Masala chai is a spicy Indian tea boiled with spices and milk on a stove top to produce the perfect cup. But who has the time to monitor a boiling pot and stir constantly to prevent the milk from clotting? Here’s an easier way to get the same amazing flavor, complete with homemade froth.
Real milk oolong, imitation milk oolong… how does one tell them apart? And does it really matter? Tea connoisseurs go nuts over its silky, creamy flavor.
The best Earl Grey decaf tea I’ve ever tasted also happens to be the best decaf I’ve ever tried. And tried decafs I have. I call them attempts to turn an otherwise obsessive tea habit limited to a short daytime window into a magical 24-hour realm of possibility.
Butter, caramel, and a touch of green tea might just be what the doctor ordered.
Blended and sold in Paris, today’s Tea of the Week is brought to you by a company claiming its production origins date back to Louis XIV and his court in Versailles, circa 1692.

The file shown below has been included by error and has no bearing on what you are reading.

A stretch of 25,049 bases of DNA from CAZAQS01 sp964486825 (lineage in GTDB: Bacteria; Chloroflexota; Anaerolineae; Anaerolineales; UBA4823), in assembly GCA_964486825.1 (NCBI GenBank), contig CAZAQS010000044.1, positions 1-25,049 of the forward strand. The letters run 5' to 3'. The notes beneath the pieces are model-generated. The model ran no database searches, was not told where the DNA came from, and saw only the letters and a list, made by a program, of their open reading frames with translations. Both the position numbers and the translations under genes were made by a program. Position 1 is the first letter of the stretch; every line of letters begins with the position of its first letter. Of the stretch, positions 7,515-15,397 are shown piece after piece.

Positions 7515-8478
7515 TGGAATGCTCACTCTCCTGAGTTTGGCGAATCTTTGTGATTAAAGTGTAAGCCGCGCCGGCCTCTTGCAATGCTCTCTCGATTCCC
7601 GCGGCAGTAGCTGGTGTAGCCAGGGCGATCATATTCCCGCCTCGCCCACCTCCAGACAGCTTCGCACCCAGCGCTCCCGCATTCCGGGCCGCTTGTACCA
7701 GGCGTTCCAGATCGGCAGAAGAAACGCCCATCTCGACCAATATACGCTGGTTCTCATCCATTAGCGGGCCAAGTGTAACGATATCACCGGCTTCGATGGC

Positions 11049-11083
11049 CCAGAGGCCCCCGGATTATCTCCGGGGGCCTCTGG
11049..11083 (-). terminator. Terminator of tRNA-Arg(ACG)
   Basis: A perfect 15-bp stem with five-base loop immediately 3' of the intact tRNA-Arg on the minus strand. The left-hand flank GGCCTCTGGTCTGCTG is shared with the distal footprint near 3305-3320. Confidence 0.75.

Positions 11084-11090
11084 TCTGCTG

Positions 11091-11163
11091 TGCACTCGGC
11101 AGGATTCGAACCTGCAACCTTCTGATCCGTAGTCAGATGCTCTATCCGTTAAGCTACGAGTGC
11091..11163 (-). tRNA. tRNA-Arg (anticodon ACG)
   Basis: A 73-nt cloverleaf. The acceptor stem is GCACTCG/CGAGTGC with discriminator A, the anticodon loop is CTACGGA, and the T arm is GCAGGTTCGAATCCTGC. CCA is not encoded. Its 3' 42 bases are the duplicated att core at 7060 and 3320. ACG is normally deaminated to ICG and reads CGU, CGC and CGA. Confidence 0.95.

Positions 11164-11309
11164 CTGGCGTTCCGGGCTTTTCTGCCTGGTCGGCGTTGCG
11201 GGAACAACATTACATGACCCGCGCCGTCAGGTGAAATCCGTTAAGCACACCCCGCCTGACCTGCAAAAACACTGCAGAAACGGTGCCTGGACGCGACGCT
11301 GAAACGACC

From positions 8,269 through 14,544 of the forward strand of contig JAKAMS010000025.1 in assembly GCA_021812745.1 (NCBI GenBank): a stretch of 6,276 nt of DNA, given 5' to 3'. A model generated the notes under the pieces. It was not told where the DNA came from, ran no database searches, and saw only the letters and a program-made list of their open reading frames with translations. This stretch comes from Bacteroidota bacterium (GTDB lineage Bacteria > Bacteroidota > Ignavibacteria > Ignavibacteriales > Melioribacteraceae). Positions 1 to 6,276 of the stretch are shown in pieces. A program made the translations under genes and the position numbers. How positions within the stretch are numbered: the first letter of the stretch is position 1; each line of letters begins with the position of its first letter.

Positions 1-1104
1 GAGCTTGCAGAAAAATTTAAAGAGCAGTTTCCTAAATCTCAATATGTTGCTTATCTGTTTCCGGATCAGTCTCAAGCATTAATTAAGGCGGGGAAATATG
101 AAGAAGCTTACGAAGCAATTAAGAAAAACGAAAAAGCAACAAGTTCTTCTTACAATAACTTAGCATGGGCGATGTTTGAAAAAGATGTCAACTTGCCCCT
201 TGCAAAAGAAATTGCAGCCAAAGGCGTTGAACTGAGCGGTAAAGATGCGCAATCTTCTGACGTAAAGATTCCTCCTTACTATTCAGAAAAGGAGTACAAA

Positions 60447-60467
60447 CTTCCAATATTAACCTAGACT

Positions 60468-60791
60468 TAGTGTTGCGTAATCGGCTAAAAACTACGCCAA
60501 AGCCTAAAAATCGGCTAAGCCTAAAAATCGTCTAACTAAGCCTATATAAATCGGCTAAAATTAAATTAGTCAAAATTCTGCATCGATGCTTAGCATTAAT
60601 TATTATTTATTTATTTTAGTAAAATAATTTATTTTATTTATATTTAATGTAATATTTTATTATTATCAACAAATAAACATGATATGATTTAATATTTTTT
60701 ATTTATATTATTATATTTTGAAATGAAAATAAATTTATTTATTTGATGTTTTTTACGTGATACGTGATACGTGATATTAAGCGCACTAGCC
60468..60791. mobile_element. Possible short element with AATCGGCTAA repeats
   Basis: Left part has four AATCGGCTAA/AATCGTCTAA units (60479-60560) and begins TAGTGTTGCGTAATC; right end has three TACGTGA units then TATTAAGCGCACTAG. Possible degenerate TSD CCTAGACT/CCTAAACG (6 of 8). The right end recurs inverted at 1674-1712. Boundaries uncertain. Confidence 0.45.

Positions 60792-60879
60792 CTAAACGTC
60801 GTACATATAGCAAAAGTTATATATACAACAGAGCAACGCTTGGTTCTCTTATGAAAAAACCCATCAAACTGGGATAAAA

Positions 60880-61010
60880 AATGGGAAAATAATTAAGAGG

Nestled in the Mengku sector of China’s Yunnan Province and straddling the border of Myanmar is the valley of Nanmei is one of the strangest teas I’ve ever tasted.
Nestled in the Himalayas an 11-hour drive from Kathmandu is Jun Chiyabari, an organic Nepali tea garden reaching elevations nearing 7,000 feet above sea level, whose plots feature a unique blend of Darjeeling, Chinese, Japanese, and Taiwanese cultivars.
Tea in India, like in other tea-producing countries, is typically picked in spring, summer, and autumn. But one region in the country waits for a chilly window in January and February when frost hits to pluck its prized leaves, producing a sweetening effect similar to what happens with ice wine grapes.
To be a fly on the wall when the first cave folk discovered the glory of leaf-soaked water. Little did he or she know the humble beverage would become the most popular tonic on the planet.
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